Tough new EU rules

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Tough new rules imposed across Whitehall have stopped government departments adding to UK business costs by ‘gold plating’ EU legislation with additional regulations, reports Harris & Co Chartered Accountants Northampton.

In the past, Whitehall departments added additional burdens to EU laws - including rules on energy efficient buildings, and health and safety at work - which imposed extra costs and restrictions on business.

But new figures assessing the impact of a government regime introduced in 2011 to prevent gold-plating show that from July 2011 to December 2012, there has been almost no gold-plating of EU legislation.

Fallon says the government will continue to withhold agreement for any new regulations that gold-plate legislation. Ministers are also monitoring how other EU countries transpose legislation, in order to ensure the minimum necessary is implemented in the UK.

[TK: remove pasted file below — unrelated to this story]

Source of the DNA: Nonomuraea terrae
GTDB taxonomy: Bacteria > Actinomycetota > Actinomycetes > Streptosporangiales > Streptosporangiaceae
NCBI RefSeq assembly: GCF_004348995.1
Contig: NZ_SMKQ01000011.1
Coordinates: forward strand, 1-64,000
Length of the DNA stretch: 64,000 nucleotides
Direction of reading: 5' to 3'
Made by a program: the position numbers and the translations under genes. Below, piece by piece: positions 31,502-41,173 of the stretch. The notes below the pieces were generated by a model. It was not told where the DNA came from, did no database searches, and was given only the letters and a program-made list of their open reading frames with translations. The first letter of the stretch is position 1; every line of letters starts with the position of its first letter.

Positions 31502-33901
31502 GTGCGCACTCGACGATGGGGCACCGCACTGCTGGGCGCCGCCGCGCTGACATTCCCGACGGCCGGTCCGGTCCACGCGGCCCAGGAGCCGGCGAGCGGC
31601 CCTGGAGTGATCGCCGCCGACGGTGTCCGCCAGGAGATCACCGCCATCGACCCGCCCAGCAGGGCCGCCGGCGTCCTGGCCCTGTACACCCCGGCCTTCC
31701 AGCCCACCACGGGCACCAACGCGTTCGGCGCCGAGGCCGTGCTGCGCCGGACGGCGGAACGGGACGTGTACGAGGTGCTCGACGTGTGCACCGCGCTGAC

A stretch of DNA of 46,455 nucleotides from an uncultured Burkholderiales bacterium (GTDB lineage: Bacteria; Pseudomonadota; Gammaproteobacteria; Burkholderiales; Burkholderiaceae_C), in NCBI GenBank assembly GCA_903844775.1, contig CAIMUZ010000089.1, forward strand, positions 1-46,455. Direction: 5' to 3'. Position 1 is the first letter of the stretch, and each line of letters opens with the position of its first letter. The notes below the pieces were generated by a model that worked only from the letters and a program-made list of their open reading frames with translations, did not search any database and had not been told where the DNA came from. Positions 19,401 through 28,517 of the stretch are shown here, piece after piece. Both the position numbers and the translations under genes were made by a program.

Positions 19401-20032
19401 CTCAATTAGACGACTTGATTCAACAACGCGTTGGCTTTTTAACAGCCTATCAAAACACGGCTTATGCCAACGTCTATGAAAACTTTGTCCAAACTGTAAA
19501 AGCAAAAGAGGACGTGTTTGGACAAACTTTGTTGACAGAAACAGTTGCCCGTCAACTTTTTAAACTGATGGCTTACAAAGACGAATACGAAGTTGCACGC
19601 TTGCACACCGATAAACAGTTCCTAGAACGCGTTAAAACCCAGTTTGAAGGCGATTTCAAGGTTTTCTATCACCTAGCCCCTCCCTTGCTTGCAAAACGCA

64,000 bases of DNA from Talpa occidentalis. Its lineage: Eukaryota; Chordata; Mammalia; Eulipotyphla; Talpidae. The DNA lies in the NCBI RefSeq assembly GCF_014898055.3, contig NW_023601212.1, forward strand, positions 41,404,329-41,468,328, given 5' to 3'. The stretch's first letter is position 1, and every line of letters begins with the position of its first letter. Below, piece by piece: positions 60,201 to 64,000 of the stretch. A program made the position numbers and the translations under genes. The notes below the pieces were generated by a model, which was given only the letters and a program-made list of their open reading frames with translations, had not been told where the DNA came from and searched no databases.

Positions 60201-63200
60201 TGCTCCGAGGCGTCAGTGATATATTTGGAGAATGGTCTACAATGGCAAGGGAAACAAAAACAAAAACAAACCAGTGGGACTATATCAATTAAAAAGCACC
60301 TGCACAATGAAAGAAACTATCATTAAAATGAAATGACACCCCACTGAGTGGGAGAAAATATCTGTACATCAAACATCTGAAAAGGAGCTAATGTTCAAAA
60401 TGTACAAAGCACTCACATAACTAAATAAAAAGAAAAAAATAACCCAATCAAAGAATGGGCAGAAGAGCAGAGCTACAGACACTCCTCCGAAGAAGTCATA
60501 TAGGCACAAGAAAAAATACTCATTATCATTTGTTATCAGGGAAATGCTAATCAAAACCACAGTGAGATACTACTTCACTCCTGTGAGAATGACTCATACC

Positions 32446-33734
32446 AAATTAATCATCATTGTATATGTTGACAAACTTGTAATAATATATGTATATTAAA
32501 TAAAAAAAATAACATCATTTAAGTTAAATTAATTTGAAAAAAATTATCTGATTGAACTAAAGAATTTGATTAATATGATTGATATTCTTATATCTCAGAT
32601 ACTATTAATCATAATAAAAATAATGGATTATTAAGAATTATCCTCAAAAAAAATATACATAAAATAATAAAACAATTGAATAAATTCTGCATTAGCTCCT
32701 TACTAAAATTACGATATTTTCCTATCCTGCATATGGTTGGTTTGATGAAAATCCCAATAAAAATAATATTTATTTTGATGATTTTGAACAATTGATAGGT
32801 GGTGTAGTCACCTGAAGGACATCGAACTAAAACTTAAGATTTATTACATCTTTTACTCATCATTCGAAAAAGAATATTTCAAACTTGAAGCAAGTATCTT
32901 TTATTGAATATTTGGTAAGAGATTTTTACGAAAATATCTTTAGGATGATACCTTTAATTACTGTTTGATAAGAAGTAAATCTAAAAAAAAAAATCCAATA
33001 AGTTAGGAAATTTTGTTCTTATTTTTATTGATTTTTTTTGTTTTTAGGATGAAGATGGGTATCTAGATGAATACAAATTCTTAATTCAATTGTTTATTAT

There may however be implications for accounting standard setters in the UK. ‘It might mean in future that we cannot amend accounting or auditing standards to suit the way we operate, if the government strictly applies the rule,’ says Julia Penny, audit and accounting content manager at CCH.

Business minister Michael Fallon told business leaders at the Centre for Policy Studies:

‘I want to redefine how regulation works, placing regulators on the side of the majority of law-abiding businesses.’

He also pledged to re-double government efforts to slash UK red tape.

Further details are available from Accountancy Live.

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